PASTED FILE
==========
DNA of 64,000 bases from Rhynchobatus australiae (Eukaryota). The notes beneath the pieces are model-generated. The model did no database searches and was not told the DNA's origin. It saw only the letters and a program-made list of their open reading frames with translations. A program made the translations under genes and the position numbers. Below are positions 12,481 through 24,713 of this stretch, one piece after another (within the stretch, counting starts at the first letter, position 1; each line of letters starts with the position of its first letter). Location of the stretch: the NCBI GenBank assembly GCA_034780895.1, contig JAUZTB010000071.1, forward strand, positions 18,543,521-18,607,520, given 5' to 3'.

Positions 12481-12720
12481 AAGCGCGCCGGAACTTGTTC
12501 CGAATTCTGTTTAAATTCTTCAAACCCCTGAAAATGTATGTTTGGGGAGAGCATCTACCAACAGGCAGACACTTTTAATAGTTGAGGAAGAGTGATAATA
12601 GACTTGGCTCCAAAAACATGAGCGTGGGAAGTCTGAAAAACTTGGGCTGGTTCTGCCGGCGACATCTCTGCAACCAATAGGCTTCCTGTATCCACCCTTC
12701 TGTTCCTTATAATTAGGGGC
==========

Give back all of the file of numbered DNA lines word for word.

DNA of 64,000 bases from Rhynchobatus australiae (Eukaryota). The notes beneath the pieces are model-generated. The model did no database searches and was not told the DNA's origin. It saw only the letters and a program-made list of their open reading frames with translations. A program made the translations under genes and the position numbers. Below are positions 12,481 through 24,713 of this stretch, one piece after another (within the stretch, counting starts at the first letter, position 1; each line of letters starts with the position of its first letter). Location of the stretch: the NCBI GenBank assembly GCA_034780895.1, contig JAUZTB010000071.1, forward strand, positions 18,543,521-18,607,520, given 5' to 3'.

Positions 12481-12720
12481 AAGCGCGCCGGAACTTGTTC
12501 CGAATTCTGTTTAAATTCTTCAAACCCCTGAAAATGTATGTTTGGGGAGAGCATCTACCAACAGGCAGACACTTTTAATAGTTGAGGAAGAGTGATAATA
12601 GACTTGGCTCCAAAAACATGAGCGTGGGAAGTCTGAAAAACTTGGGCTGGTTCTGCCGGCGACATCTCTGCAACCAATAGGCTTCCTGTATCCACCCTTC
12701 TGTTCCTTATAATTAGGGGC